Literary Mentorships


20 January 2011

I love this feature from Boldtype about literary mentorships.  I wish it was more common practice, what with the proliferation of writing programs, for experienced writers to take younger writers under their wing in a significant way.  Certainly it happens, but not as frequently as one might hope.

There is “teaching,” and a lot of that happens; mentoring is something different.  How does one live and sustain one’s life as a writer?  Mentoring is necessarily long-term and blurs the professional and the personal, recognizing that, for a writer, they are really one.  I suppose I’ve answered my own question about why mentoring doesn’t happen that often; it’s a serious commitment, a deep relationship – something that must happen organically, not systematically. Not unlike falling in love.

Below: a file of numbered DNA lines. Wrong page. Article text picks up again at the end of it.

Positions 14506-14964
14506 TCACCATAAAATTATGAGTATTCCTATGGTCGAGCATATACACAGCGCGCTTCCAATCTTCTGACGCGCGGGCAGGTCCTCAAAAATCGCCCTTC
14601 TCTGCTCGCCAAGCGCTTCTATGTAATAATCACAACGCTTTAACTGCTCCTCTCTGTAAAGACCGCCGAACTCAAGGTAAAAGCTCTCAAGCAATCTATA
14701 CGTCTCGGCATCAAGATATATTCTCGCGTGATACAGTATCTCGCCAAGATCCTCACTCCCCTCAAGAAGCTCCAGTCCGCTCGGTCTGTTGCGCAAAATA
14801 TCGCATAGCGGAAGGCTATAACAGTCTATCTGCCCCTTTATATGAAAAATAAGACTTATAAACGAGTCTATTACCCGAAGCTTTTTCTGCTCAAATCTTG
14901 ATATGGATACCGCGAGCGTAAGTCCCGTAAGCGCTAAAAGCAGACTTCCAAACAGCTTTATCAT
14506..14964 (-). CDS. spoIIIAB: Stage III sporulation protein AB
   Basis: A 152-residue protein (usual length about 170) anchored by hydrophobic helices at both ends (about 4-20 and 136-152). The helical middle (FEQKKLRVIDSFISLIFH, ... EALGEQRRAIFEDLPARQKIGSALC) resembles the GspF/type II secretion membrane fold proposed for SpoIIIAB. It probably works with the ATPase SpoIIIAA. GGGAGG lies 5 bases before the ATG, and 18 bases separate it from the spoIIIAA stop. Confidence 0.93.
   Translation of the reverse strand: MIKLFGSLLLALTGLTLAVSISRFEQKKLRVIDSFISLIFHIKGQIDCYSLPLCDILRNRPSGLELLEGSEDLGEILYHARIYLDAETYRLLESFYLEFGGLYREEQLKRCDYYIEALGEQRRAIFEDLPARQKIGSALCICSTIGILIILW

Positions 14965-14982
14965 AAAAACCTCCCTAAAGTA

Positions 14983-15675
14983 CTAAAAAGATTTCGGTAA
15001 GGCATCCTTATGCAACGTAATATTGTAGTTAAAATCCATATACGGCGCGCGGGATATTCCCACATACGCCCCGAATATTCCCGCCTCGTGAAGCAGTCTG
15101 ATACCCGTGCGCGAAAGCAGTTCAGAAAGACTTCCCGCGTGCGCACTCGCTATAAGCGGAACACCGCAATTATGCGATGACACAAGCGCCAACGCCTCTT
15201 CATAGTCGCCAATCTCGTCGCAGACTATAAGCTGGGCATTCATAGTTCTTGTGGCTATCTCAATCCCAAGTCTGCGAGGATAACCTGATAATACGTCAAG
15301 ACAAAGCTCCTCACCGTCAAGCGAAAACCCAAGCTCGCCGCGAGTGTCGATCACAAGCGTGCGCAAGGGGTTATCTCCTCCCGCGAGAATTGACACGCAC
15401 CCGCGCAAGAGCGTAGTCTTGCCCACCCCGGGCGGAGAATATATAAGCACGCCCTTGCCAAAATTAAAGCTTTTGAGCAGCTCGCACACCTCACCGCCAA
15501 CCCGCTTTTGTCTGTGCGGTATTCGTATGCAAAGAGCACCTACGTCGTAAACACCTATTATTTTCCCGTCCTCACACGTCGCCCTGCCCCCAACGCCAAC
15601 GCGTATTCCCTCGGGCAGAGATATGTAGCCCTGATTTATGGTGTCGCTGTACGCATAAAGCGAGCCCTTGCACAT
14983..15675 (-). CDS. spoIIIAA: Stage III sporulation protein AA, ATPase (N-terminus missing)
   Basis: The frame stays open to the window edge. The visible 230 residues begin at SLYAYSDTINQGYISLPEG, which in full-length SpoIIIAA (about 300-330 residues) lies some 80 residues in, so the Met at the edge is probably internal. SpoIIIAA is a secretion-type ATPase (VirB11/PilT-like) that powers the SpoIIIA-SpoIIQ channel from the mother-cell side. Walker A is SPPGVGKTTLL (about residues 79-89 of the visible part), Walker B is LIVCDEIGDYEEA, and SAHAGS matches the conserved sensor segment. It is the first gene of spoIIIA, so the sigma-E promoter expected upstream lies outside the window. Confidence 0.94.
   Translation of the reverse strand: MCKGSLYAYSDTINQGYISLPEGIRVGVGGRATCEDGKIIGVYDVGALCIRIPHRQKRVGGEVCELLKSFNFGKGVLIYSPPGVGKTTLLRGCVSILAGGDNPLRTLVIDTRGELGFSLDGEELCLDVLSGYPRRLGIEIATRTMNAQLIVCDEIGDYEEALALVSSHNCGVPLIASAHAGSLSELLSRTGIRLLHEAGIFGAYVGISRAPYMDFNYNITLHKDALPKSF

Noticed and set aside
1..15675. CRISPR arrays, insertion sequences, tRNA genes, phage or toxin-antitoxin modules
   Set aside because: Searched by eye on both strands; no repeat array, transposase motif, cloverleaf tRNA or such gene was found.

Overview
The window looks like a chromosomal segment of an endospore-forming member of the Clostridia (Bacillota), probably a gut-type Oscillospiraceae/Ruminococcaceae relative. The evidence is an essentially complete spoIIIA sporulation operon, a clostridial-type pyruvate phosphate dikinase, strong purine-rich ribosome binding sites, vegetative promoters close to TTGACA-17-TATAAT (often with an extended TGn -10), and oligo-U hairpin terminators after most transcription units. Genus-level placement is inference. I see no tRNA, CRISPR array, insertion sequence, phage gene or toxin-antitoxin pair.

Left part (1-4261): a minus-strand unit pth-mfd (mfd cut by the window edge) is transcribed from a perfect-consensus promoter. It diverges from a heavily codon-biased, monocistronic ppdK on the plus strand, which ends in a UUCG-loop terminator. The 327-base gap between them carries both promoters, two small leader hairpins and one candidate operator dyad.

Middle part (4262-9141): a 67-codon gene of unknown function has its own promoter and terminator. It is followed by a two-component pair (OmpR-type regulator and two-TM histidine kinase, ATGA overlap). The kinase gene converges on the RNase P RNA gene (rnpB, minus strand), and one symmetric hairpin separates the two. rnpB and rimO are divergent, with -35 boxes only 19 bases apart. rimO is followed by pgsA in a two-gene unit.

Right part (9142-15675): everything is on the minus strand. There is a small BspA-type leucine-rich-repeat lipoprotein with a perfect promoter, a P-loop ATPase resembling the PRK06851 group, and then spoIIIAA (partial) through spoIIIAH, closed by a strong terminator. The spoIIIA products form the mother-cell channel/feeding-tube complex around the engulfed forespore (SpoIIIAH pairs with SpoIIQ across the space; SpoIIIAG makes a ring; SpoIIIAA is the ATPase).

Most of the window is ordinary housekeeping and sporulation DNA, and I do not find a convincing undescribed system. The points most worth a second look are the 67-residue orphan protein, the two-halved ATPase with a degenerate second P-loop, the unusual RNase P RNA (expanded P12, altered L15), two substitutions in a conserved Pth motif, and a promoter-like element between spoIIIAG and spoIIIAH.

One Response to “Literary Mentorships”

  1. Tracy Says:


    I still bemoan the lack of a true mentor (intellectual, professional, personal, etc.) in my life because I can look back (not too far, even) and see points where I really could have benefited from one. (But I am thankful that I at least fell in love with someone who is there for me always.) Though it is hard, I try to mentor the more junior people who are around me, with whom I have good chemistry. I feel some compulsion to do so. It’s like when I find a good bargain or deal on something — I want to share that info with my fellow shoppers.


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